In this article, I’ll display public data on mortality, age, sex and race in a boatload of charts (24 of them).
We will look at issues like:
- Income, obesity, smoking, exercise and other health behaviors across race and gender
- How young people’s mortality rate is much, much lower than older people
- How Black and White Americans die much more often than Asians, Hispanics and Native Americans
- The huge drop in deaths related to cardiovascular disease and cancer as well as stats on how rates have changed for many other causes of death during the past 30 years
Unless stated otherwise, mortality rate is by year is from 2008; income, mortality and other categorized mortality data is from the year 2013; and health behavior data is 2006-2012.
The sources are: CDC/NCHS, National Vital Statistics System; CDC/NCHS – NHANES and Health data interactive; U.S. Census Bureau, Current Population Survey (2014)
The invincibility of youth
No matter how you play it, age is the leading factor in death.
Except for the first years of life, our chance of death increases exponentially as we age:
- In the 75 to 84 year-old age group you are more than 60x more likely to die than when you are in 18 to 24 year-old group
- Mortality rate doubles about every seven to eight years
- In the 75-84 year old vs the 18-24 year old group, all causes are higher by 60x, but it varies across categories. Examples:
- accidents: 3x more likely
- cancer: 307x
- cardiovascular disease: 473x
- and even suicide: 1.3x
Gender: Mortality in Men and Women
It is well known that mortality rate is much higher in males than females. Let’s look at a few charts to see exactly how much higher:
Women live significantly longer than men. Life expectancy for women is about 5 to 6 years longer; Age-adjusted mortality is 1.4x higher for men.
You might notice that the pool of women begin to outnumber the men as we age:
Men and women also succumb to different causes. See below the ratios of male:female mortality rates for specific causes (and the age 18+ adjusted mortality rate) for each sex:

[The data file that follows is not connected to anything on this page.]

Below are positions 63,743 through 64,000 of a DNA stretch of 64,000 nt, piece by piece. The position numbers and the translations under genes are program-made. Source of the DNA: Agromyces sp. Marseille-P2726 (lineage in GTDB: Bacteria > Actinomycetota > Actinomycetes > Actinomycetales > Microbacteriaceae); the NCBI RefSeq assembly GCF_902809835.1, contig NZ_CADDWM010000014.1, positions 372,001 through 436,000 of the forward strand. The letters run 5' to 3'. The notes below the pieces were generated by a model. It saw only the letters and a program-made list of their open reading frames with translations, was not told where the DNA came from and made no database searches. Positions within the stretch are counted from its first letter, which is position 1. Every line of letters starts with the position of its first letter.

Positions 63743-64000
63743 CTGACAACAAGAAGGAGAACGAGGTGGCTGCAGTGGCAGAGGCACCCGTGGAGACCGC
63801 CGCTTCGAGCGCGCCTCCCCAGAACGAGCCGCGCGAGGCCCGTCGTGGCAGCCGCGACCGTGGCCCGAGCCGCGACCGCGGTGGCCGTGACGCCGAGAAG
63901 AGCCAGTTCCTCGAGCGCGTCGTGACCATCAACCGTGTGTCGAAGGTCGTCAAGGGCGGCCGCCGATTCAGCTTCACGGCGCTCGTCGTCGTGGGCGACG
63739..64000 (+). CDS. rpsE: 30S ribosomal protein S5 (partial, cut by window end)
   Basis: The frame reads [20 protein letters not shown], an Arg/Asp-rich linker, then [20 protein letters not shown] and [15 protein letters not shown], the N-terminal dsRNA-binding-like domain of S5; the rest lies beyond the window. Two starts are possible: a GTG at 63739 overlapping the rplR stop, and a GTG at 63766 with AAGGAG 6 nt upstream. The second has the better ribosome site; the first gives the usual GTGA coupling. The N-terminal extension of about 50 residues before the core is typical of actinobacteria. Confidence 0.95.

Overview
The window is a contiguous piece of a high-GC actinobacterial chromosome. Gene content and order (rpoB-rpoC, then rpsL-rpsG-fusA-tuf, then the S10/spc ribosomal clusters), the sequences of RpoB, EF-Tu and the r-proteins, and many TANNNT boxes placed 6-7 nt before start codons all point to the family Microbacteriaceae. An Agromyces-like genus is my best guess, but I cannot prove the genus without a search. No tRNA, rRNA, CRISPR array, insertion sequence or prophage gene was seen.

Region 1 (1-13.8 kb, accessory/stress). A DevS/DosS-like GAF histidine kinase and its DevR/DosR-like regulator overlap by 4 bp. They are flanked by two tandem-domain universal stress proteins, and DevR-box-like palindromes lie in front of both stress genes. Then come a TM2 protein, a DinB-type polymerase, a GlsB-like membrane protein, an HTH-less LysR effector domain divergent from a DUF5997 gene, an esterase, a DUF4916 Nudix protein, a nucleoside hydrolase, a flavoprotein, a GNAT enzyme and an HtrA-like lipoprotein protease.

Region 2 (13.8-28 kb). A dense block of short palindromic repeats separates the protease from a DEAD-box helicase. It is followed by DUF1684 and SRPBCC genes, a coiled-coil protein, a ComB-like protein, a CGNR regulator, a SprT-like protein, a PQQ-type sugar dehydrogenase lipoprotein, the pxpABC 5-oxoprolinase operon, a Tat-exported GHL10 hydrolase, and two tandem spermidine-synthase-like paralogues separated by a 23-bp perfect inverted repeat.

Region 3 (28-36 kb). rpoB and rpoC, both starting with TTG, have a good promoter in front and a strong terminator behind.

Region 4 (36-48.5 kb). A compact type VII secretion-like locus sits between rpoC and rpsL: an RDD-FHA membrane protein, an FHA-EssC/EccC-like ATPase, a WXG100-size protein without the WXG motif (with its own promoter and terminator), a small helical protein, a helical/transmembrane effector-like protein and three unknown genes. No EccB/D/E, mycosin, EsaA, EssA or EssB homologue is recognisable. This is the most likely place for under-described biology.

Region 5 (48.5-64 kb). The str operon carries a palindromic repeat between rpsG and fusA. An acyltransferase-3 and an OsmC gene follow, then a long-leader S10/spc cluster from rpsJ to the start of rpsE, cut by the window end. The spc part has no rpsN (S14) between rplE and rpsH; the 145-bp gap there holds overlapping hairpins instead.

Can we explain it with some major behavioral risks? Let’s look at income, obesity, smoking, excess drinking, physical activity by gender. Men do more in everything (good or bad):
These health factors seem to explain some of the differences in mortality.
Race: Mortality, income and health behaviors by race
For whatever reason, there’s considerable variability from race to race in mortality, income and other health-related stats.
Whites and Blacks die much more often than Asians, Hispanics and Native Americans in the US. Black mortality rate is the highest and until older ages (around 60) blacks die about 40% more often than average and more than 3 times more often than Asians:
Mortality rates for certain causes also differ by race. A few things that stick out:
- diabetes, kidney, septicemia and especially homicide and HIV in Black people
- liver disease and diabetes in Native Americans
Health Indicators by Race
While obvious differences in mortality rate exist between race, there are many confounding factors and/or symptoms:
How mortality has changed over time
Overall, mortality rate in the US has dropped significantly over the last 30 years, driven almost entirely by a plunge in cardiovascular related deaths and a significant decline in cancer
All causes have declined with the exception of certain neurological diseases. What is driving the increase in neurological diseases? Perhaps it’s just that people are living longer, so they succumb to things like Alzheimer’s and Parkinson’s more often. However, it could be anything from food, water, lifestyle, who knows?
That’s all for now
Anyway, I’ve been morbid enough for one day.
Leave your comments below or contact me directly. I would love to hear your critiques and ideas or an opportunity to share some of my work with you.